To BPEL or not to BPEL, quite a good question

OhioLINK is actively looking at BPEL as an option for workflow orchestration for the DRC project. I was asked recently about that choice, especially in light of a preliminary report from another team looking to use Fedora in a manner similar to the DRC. The preliminary report has not been published (I’ll update this posting when it is), and the organization involved is intentionally not mentioned here. Their questions, though, do allow for an opportunity to explain some of my own thinking on the topic.

[We] had a look both at workflow engines with proprietary definition languages and at ones with BPEL support. [The] recommendation was not to use a BPEL engine because in their opinion, the current BPEL standard lacks at least one important feature: being able to assign a process to a user. They say that BPEL is targeted at workflow orchestration and not so much at modelling a workflow where human interactions are required. To my understanding, ingestion and especially quality assurance in most cases will include non-technical steps which require the assignment of the ongoing process to a person.

Your team has identified one known problem — the lack of a standards-based way to script human interactions in a BPEL orchestration engine. There are ways around it (as your team noted and as described in “Yes, BPEL has a human side“) and also work being done to resolve it (“WS-BPEL Extension for People“).

Speaking only for myself and OhioLINK for the moment, my desire to look seriously at BPEL, acknowledging that it is an immature and rapidly developing standard, is two-fold. First, work on this standard is being done under the auspices of OASIS which has a good track record for bringing consensus to the industry and generating reasonable, open specifications for the industry to rally around. From a digital preservation perspective, I believe that identifying and adhering to key standards aids in the overall ability to preserve the interactive nature of systems and their underlying digital objects. This characteristic is what makes the Fedora repository, and the inherent ability to recreate the system from its underlying METS-like objects, very attractive.

Second, OhioLINK increasingly sees Fedora playing the role of a centralized content repository in a Service-Oriented Architecture environment. The repository and workflow orchestration engine will need to interoperate with an inventory control system (a component of today’s Integrated Library System model), purchasing and accounts payable systems (for acquiring and claiming physical and digital content), and expertise systems (automated and human-mediated “reference” services). And these activities will be conducted over a variety of interfaes: HTML, SOAP, Interactive Voice Response, etc. Our thinking along these lines is preliminary and purely theoretical, but the surface analysis we’ve done so far seems to indicate that we have a lot of other’s work to leverage if we adopt these emerging industry philosophies, standards, and blueprints.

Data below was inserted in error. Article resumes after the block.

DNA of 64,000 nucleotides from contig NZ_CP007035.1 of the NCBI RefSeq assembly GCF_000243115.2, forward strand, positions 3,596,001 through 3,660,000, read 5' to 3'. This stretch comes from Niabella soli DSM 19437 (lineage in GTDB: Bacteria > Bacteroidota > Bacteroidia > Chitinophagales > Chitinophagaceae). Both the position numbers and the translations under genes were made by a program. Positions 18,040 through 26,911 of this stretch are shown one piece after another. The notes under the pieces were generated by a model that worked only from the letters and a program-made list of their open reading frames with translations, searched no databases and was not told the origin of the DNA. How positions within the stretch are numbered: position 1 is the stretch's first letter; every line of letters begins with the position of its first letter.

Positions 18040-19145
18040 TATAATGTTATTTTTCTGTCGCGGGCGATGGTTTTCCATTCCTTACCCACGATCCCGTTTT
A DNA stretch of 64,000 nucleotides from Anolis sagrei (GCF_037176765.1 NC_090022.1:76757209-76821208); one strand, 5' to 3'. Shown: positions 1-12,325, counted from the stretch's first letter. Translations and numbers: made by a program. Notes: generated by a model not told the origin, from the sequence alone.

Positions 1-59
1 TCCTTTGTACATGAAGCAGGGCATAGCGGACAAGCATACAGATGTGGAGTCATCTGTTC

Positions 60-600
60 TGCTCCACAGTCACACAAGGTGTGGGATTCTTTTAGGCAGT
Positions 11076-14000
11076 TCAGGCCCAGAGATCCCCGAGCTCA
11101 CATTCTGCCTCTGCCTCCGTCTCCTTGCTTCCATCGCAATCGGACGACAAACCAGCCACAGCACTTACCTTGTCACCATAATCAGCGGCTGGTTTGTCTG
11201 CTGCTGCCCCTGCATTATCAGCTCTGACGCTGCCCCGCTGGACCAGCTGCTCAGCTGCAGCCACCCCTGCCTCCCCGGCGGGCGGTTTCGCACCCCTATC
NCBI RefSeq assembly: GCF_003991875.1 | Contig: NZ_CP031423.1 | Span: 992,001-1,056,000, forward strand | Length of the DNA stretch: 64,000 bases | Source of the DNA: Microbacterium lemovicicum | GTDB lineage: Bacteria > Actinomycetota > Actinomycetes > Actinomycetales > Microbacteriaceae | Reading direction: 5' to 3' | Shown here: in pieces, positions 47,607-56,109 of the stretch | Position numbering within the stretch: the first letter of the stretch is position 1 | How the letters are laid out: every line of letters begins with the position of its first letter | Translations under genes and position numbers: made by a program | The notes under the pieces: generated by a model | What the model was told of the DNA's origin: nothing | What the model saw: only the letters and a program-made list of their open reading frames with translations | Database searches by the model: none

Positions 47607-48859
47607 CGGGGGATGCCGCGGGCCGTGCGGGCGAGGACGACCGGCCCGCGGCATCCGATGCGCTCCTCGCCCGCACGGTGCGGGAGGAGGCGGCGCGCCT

Additionally, they came up with the issue of complexity. Whereas they needed just one configuration file for jBPM to model their simplistic test case, it took them eleven configuration files (including WSDL) to set up their “hello world” example with ActiveBPEL. Adding a second web service to the workflow required changing several of these configuration files. Their impression was that going the BPEL way would let us end up in a maintenance nightmare (we expect to have many highly configurable workflows with lots of changes to them).

Unfortunately, this is where your team’s coding experience trumps my theoretical understanding. I’ve done some reading on the background and theory of BPEL, less on the actual implementation of a BPEL system, and no hands-on work (yet). Eleven files strikes me as extreme (and a point of concern beacuse I expect to offer our users highly configurable workflow scenarios as well).

(This post was updated on 06-Nov-2012.)